The Coptic (Egyptian) calendar is an evolution of the Ancient Egyptian Calendar. It has the same month structure (12 months of 30 days each) and differs by an additional day in the intercalary month. The additional day is added every 4 years, just like in Julian calendar. So the intercalary (13th) month consists of 5 days in an ordinary year and 6 days in a leap year.
The additional day was introduced by the Ptolemy III (Egyptian pharaoh 246-222 BCE) in 238 BCE, but it was sabotaged by priests and people and abandoned until 25 BCE.
The Coptic calendar has 7-day week since about 3 century CE, for thousands of years before the Egyptians used 10-days decades instead of weeks.1
The calendar is still used by the Coptic Orthodox Church and used by the farming populace in Egypt. Coptic years are counted from August 29th, 284 CE 2, the year Diocletian became Roman Emperor.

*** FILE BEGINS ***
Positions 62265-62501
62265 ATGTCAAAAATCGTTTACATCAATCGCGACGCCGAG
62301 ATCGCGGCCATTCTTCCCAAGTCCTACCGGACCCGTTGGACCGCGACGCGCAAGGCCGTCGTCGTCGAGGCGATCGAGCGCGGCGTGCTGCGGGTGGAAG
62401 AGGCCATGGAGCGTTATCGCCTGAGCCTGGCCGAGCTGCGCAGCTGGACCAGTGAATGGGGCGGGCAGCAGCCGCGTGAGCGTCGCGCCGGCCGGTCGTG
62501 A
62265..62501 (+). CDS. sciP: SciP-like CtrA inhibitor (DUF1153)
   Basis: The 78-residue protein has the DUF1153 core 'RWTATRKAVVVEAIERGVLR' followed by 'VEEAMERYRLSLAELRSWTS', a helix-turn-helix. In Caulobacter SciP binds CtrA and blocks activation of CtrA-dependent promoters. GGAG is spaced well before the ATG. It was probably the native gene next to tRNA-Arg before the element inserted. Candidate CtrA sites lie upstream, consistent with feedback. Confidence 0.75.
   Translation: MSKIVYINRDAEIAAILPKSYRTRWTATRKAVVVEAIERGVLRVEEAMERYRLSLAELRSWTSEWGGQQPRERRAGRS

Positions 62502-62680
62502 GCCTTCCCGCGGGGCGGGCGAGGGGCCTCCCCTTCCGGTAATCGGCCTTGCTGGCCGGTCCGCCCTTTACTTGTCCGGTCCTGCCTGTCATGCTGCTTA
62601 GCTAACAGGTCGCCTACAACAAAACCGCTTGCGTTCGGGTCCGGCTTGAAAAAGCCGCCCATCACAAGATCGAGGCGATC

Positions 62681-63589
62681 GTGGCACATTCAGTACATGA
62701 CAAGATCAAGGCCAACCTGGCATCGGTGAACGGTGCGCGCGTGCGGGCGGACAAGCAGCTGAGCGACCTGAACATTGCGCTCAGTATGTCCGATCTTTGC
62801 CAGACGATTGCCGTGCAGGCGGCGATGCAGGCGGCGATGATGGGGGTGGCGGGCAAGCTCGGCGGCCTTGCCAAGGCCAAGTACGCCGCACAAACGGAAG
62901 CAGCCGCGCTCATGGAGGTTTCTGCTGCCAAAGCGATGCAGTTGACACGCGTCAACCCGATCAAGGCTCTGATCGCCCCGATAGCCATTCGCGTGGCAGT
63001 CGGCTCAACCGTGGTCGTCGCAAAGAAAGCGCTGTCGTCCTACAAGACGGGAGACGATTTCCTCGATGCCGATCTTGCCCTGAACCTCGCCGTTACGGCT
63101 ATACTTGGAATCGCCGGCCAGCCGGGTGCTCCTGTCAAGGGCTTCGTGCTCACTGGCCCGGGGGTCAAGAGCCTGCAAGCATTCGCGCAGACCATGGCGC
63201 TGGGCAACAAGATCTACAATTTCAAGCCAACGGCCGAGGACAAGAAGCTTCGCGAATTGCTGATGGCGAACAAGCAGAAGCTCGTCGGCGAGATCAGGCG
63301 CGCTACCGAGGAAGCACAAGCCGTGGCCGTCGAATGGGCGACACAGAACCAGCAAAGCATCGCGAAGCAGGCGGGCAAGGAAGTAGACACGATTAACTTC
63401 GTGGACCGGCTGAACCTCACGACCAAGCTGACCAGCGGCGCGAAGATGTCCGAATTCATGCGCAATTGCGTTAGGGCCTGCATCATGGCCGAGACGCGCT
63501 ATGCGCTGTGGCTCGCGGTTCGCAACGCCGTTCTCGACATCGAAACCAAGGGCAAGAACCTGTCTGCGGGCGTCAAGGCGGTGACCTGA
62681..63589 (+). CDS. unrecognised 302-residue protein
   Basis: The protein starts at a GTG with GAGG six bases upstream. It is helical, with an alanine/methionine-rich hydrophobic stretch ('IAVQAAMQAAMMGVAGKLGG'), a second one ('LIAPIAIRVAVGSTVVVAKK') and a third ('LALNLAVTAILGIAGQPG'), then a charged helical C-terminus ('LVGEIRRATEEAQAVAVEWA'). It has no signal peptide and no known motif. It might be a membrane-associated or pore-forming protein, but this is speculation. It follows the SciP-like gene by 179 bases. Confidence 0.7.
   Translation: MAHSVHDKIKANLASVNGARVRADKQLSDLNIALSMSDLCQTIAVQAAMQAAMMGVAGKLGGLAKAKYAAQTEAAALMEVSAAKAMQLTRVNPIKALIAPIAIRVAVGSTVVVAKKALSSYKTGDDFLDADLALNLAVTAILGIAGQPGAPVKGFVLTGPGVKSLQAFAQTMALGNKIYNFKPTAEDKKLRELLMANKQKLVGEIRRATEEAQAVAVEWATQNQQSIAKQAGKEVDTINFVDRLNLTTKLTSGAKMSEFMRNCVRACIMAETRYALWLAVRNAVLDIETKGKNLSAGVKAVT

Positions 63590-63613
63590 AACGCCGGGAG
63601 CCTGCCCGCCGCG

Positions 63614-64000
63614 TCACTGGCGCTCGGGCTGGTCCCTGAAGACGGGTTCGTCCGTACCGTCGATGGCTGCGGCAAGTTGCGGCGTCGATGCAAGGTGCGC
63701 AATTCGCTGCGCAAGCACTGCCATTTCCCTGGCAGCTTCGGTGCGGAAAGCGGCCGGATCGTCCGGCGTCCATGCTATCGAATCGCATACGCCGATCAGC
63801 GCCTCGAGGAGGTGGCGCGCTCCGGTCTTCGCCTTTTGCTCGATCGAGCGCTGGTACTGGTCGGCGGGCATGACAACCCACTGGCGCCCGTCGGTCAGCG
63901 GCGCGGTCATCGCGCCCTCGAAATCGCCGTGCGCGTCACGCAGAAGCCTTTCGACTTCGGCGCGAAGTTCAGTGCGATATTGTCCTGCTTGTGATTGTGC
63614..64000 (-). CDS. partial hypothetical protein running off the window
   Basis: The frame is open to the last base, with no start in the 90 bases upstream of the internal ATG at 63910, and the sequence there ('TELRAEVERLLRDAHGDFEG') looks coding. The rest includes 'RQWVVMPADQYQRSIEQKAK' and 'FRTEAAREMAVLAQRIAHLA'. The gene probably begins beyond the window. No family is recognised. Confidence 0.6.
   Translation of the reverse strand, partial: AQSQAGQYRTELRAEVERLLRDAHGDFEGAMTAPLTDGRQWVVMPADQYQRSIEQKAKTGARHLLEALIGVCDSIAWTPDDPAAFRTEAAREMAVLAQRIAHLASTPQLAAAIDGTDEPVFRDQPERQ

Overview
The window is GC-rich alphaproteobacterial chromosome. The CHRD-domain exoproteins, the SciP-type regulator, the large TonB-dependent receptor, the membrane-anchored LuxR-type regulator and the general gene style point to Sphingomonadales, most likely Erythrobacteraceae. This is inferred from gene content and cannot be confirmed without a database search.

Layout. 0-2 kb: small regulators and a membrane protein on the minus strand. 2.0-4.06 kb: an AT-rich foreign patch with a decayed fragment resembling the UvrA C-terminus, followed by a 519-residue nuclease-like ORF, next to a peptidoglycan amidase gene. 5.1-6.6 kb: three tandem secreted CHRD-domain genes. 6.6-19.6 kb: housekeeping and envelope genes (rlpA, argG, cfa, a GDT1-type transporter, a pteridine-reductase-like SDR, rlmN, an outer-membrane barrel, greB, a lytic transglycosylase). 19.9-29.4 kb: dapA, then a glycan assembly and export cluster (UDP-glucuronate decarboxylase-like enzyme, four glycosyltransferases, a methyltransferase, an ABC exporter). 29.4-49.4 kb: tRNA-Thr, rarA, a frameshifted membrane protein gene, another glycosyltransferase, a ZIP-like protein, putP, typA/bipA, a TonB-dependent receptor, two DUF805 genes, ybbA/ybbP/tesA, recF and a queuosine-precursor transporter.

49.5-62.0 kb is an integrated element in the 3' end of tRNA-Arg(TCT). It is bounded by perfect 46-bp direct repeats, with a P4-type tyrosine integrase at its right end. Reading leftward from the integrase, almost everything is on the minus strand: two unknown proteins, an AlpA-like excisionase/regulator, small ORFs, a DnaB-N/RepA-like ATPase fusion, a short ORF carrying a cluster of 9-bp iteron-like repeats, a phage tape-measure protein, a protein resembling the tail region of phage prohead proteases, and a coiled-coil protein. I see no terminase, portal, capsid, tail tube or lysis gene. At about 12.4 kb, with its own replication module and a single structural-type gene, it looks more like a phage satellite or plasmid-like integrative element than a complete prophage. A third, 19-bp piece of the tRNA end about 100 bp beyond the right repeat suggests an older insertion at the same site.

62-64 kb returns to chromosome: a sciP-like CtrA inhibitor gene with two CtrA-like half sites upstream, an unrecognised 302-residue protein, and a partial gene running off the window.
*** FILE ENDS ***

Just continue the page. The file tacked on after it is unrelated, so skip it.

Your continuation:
The calculator below converts a Coptic date to a Gregorian date.
Coptic date to Gregorian date
The following calculator performs the inverse conversion from a Gregorian date to a Coptic calendar date.
Gregorian date to Coptic date
Week day name
The Coptic calendar summary
Days in a year
1st century CE
19th century CE, still in use by the Coptic Orthodox Church